Chinese drone maker DJI on Thursday said it is working with FLIR, the leading maker of thermal imaging sensors, to create a new drone camera that can shoot in complete darkness.
The camera, known as the Zenmuse XT, will be available in the first quarter of next year. It could be especially useful for firefighters and first responders who need to see in the dark or through smoke.
DJI said it will announce pricing closer to launch, but the technology is clearly aimed at professional uses rather than the consumer market.
So how big is the market for a drone that can see in the dark?
“It’s a large niche, let’s put it that way,” said Colin Snow, CEO of Drone Analyst, a research and advisory firm. “Think of how many firehouses there are in the United States.”
Other uses include agriculture, to monitor plant health and pest invasions, as well as industrial uses, such as detecting problems in electric grids or solar panels.
“It can see things that the human eye doesn’t see,” Snow said. “That presents a bunch of industrial applications, not just first responders.”
While there have been plenty of thermal cameras in the past, as well as photo-capable drones, this is the first time the two have been integrated so tightly. For about the past year, Snow said, some people have been hacking together solutions by attaching thermal cameras to existing drones. FLIR also has its own $2,000 camera that can be mounted on a drone, but is not as tightly integrated or stabilized the way the new jointly developed camera is. The Zenmuse XT is largely similar, but interacts with DJI’s software and is attached via a device known as a gimbal that helps stabilize the resulting footage.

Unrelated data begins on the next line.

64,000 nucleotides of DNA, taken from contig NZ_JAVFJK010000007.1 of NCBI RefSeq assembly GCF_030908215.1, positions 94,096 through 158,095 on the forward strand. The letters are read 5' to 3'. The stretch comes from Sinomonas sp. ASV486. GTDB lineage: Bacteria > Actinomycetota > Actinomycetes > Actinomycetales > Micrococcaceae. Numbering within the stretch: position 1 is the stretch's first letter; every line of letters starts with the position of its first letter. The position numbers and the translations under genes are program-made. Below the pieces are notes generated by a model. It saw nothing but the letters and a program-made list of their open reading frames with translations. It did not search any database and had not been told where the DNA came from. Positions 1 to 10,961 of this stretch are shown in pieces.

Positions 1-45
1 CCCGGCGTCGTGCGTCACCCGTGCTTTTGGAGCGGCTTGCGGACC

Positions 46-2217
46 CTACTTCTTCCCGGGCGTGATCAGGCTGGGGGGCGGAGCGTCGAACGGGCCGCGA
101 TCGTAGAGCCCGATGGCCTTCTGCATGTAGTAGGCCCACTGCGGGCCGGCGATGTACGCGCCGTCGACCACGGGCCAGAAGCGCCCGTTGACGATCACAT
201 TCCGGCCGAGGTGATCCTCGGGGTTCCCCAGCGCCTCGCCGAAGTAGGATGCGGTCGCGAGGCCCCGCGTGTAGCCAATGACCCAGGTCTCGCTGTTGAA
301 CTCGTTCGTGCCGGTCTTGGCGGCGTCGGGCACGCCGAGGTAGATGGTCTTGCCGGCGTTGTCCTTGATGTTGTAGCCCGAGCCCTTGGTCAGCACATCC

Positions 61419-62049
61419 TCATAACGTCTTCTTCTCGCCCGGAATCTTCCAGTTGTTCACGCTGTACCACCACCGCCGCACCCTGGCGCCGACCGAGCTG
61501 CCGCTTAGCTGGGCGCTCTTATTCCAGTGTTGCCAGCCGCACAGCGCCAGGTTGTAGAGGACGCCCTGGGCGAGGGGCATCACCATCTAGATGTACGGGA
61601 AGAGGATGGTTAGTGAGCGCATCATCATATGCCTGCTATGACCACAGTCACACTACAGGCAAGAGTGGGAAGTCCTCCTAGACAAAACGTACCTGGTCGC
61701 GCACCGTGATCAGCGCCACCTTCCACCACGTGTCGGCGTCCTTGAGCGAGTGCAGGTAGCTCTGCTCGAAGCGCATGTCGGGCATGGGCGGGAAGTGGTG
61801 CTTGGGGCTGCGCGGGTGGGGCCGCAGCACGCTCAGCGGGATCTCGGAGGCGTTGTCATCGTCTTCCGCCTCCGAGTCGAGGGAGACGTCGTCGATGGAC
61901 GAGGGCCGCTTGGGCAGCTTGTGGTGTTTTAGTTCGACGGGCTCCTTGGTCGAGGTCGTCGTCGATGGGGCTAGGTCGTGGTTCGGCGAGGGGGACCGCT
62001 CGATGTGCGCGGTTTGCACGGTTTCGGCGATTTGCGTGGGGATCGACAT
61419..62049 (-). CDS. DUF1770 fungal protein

DJI has become best known for getting a bird’s-eye view of things, like we did at CeBit last year. But it has also attracted interest for a wide range of commercial uses, from agriculture to industry to first responders. FLIR focuses on all manner of infrared systems; most are aimed at professionals but it also sells a consumer product, known as the FLIR One, which attaches to a smartphone.
This article originally appeared on Recode.net.